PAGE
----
Capturing and editing Real Estate Photography is a great skill to have as a photographer. It’s a fun way to open your eyes up to new subjects and compositions. Photographing real estate is also a smooth transition into shooting architecture and buildings. Today, HDR Editing want to share our five tips that will help you capture and edit your real estate photos.
1. Keep Your Camera Level
One of the essential things in photographing real estate is to keep your camera level. This is to ensure that your verticals are straight. By verticals, I mean the vertical lines that run from the ceiling to the floor. If you have to tilt your camera up to shoot the exterior or if you want to get artsy from a high or low angle remember to keep your camera level. At the examples below, you’ll notice how odd the photo looks when the verticals are crooked. Straight vertical lines seem more realistic and appealing, helping the viewer envision the space.
2. Angles, Composition, and Framing
When photographing real estate, it’s also incredibly important to think about which angle to shoot from, your composition, and how you want to frame your photo. Generally speaking when you’re photographing real estate you’re trying to make the most of the space. This doesn’t necessarily mean you are trying to make the room or area seem as big as possible. Taking advantage of all of the elements within your area will help you to choose how you compose.
3. Use a Tripod
The last tip for photographing real estate I have for you is to use a tripod. Tripods are essential in keeping a level and precise photo. They also allow you to take longer exposures which will help you if you come across a tricky lighting situation. I recommend using a ball-head tripod which makes it easy to level your photo quickly.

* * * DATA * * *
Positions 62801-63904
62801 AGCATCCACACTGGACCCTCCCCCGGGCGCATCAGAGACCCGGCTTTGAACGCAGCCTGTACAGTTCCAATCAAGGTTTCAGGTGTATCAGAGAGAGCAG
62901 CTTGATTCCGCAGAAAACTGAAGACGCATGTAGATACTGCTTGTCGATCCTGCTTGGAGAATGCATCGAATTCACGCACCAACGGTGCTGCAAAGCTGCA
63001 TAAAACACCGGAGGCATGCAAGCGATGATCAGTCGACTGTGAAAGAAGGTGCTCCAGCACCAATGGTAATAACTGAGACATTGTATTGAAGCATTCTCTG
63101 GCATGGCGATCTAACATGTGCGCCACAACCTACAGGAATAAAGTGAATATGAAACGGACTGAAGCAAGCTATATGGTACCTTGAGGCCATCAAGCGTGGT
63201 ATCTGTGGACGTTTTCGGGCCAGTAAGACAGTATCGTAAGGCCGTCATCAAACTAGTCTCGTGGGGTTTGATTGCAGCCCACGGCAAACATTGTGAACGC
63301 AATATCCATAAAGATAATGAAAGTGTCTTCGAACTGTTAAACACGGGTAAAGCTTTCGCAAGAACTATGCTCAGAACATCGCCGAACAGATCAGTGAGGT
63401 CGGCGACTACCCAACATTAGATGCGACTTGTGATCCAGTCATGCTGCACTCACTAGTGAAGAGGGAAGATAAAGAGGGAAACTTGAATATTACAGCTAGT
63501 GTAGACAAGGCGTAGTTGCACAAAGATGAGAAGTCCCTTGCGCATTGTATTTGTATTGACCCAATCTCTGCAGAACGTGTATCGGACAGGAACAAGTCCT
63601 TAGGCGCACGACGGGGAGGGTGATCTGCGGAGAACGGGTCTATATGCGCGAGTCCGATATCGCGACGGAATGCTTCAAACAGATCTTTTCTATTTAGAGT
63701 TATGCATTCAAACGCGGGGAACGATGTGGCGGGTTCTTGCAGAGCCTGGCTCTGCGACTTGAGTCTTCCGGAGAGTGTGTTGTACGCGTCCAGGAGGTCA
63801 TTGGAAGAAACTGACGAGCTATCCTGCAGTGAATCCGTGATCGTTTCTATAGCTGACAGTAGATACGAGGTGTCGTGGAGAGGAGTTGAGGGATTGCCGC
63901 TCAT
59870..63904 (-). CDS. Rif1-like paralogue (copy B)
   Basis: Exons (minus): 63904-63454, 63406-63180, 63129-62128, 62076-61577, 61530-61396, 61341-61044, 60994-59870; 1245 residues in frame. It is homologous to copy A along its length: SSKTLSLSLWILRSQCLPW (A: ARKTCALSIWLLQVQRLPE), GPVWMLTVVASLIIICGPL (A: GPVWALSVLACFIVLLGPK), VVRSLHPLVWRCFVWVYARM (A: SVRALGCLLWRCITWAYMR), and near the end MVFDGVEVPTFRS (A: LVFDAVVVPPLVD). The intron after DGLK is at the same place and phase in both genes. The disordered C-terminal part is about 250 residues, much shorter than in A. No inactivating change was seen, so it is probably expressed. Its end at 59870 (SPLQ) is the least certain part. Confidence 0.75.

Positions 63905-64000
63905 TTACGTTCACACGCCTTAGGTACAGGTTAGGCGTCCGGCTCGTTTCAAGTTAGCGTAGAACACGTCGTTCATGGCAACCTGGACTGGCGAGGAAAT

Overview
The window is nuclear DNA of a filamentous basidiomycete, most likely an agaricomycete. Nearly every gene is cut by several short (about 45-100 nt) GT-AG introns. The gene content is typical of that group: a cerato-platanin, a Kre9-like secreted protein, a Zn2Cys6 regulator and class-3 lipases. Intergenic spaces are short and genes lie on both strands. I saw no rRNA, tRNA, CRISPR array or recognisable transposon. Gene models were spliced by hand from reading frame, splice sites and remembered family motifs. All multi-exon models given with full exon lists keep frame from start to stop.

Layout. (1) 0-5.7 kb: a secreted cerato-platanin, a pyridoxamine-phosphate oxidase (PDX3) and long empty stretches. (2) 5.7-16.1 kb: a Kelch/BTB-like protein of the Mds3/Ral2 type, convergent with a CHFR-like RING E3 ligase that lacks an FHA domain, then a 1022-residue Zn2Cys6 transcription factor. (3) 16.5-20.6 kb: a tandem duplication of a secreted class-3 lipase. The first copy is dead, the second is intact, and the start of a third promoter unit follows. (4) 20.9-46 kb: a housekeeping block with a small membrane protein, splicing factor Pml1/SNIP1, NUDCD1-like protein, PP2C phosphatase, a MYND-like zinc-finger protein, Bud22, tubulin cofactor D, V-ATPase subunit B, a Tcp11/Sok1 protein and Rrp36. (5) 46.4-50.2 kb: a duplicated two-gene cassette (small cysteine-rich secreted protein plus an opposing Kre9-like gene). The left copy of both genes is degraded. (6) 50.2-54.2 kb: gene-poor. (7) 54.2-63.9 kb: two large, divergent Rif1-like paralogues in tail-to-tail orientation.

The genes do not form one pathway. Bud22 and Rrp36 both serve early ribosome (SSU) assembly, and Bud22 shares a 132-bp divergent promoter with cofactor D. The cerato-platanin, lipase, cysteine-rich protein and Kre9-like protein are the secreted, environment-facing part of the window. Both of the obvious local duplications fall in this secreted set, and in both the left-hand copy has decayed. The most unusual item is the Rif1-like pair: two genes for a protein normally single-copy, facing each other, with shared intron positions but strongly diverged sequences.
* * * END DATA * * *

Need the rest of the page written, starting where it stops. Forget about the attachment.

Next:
Also, pay attention to your tripod height. When gauging the height of my camera, I like to think about how someone would be viewing the room if they were in that space and experiencing it. So for example, if I were photographing a living room, I would position my camera at about the height of someone’s eye when they were sitting down. In kitchens, however, you are usually standing, and also there are typically high counters to avoid, so I position my camera about mid-face level.
4. Developing Your Photos
A few other things to keep in mind when processing your real estate photos is to pay attention to the temperature. If your photo is very warm compared to when you shot it (this happens a lot with HDR), then you can decrease the temperature to cool it down and bring some white back. As another tip, if you’re not getting your photo to pop as you want it, try increasing your mid-tones slider a little and adding some structure. You don’t have to be shy when adding structure, and I usually add about 20-30 to keep everything in frame sharp.
The last tip I have for you is to retouch your photos to clean them up. Since there are so many large tonal areas (walls, floors, etc.), it’s easy to see dust spots, lens flares and other things that can be distracting to your viewer. You may have also missed some things when shooting or didn’t see something on a counter that you can remove easily in Photo RAW. Cleaning up your photos will get you in the practice of going above and beyond. Even if it’s tiny and you think they may not notice, get into the habit of cleaning your photos because your work will only keep benefiting.